A recent cluster randomized controlled trial by Saavedra and colleagues evaluated the effect of a project-based learning approach to teaching advanced placement (AP) courses on AP exam scores. More schools are now offering advanced placement courses. Still, racial and socioeconomic gaps in attaining qualifying AP scores persist. Depending on the postsecondary institution, a qualifying AP score can help students earn college credits. The authors note that project-based learning may be a more relevant and applicable approach for all students to learn complex content, perform well on AP exams, and pursue and persist in postsecondary education.
The intervention provided teachers with professional development and curricular materials to teach their respective AP course with a focus on project-based learning. Professional development consisted of a four-day summer institute, four full-day coaching sessions during the academic year, online coaching, and access to a curriculum portal. This specific study focused on project-based learning in AP United States Government and AP Environmental Sciences courses and their respective AP exams.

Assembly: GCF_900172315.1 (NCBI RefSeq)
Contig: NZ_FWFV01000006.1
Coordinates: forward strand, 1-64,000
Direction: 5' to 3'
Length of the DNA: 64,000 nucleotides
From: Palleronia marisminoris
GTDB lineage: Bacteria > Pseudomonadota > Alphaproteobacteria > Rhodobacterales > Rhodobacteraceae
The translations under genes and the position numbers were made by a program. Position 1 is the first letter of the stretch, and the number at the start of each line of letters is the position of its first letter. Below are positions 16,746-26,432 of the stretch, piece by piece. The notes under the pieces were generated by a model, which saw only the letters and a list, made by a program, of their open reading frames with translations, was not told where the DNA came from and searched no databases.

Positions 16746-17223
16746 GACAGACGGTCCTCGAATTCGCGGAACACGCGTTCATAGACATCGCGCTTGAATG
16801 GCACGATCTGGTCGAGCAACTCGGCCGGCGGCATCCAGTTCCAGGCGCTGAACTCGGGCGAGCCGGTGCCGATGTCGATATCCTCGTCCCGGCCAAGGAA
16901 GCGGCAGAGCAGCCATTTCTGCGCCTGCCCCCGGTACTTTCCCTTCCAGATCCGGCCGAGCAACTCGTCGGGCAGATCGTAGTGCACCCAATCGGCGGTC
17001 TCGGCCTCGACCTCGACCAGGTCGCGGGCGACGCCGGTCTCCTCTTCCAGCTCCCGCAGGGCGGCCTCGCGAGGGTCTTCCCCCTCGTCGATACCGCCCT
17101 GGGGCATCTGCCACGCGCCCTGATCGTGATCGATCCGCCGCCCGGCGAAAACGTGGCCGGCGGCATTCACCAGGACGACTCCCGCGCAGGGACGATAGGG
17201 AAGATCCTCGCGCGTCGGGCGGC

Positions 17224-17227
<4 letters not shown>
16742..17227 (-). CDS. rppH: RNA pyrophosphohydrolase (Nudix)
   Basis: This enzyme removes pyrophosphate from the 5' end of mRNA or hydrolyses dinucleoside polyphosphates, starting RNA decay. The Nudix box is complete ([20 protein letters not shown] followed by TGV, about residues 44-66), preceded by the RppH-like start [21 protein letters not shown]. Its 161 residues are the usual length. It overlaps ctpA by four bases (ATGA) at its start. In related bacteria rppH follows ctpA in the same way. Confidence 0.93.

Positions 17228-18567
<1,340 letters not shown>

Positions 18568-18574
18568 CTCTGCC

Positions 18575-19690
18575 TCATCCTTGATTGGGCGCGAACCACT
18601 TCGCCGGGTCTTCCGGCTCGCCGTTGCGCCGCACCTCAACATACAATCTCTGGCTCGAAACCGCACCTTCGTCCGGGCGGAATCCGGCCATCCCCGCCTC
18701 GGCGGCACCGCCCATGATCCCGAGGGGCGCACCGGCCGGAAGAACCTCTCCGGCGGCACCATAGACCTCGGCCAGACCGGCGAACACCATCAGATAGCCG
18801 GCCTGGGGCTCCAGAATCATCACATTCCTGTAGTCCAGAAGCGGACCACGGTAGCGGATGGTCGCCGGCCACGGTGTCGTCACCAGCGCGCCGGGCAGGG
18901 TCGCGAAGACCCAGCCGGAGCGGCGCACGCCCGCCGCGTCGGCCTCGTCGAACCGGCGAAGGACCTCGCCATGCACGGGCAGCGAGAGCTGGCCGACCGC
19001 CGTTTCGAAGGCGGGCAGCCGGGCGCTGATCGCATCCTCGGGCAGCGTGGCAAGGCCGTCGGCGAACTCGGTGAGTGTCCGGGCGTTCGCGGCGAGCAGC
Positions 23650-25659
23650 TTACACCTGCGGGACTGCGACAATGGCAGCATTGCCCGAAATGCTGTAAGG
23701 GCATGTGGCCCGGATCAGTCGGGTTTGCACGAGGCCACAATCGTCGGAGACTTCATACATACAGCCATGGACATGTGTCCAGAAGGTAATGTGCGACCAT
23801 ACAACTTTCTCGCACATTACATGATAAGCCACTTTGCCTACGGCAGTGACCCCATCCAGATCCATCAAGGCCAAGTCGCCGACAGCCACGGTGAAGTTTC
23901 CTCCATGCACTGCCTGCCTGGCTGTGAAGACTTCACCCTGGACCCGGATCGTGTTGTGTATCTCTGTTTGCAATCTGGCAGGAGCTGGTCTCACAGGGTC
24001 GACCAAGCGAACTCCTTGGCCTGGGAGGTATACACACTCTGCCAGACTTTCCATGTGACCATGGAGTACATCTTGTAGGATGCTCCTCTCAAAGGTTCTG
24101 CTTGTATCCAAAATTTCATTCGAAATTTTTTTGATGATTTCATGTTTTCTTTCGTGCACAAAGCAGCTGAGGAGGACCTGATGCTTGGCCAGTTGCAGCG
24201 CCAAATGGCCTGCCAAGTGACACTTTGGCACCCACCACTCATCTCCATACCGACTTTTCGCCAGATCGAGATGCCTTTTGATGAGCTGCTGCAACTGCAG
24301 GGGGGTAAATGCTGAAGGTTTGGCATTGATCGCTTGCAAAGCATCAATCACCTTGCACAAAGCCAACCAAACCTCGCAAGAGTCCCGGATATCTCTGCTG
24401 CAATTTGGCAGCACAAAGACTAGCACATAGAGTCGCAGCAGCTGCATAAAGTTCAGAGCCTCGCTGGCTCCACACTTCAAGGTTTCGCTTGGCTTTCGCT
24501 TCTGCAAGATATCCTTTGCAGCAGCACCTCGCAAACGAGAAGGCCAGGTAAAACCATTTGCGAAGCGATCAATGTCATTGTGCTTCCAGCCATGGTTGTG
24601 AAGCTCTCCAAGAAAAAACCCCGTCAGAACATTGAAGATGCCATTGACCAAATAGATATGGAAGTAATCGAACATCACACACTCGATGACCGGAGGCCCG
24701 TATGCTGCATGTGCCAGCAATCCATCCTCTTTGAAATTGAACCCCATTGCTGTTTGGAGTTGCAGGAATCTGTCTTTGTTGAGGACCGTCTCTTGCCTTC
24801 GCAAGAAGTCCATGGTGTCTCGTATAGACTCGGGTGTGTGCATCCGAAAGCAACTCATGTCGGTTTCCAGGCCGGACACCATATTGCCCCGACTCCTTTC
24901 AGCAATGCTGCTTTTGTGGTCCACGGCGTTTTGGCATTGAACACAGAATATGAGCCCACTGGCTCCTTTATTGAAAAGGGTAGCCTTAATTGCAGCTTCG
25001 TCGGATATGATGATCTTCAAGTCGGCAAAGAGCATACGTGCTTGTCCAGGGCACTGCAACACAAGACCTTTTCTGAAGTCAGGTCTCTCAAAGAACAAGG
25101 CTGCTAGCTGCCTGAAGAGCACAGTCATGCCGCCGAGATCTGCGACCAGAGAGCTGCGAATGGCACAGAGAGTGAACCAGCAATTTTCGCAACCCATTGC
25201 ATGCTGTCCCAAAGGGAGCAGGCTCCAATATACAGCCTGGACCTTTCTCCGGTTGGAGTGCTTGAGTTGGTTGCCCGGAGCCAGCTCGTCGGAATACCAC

Schools were randomly selected from five mostly urban school districts. Across 68 schools, 35 teachers were assigned to the treatment group, and 39 teachers were assigned to the control group, where AP instruction would be primarily lecture-based (business-as-usual). Thus, a total sample of 3,645 students participated in the study. Although most (89%) teachers assigned to the treatment condition complied, researchers conducted an intent-to-treat analysis because of the complexity of monitoring professional development engagement and participation. The study found that:
- Students of teachers in the intervention group outperformed students in the control group in obtaining a qualifying AP score (ES = +0.26).
- Treatment students from low-socioeconomic backgrounds outperformed their control group peers in attaining a qualifying AP score (ES = +0.39).
Findings suggest AP teachers who have access to project-based learning materials, professional development, and coaching may positively affect their students’ academic and long-term postsecondary outcomes, especially for students historically marginalized from such opportunities.
Source: Saavedra, A. R., Lock Morgan, K., Liu, Y., Garland, M. W., Rapaport, A., Hu, A., Hoepfner, D., & Haderlein, S. K. (2022). The Impact of project-based learning on ap exam performance. Educational Evaluation and Policy Analysis, 01623737221084355. https://doi.org/10.3102/01623737221084355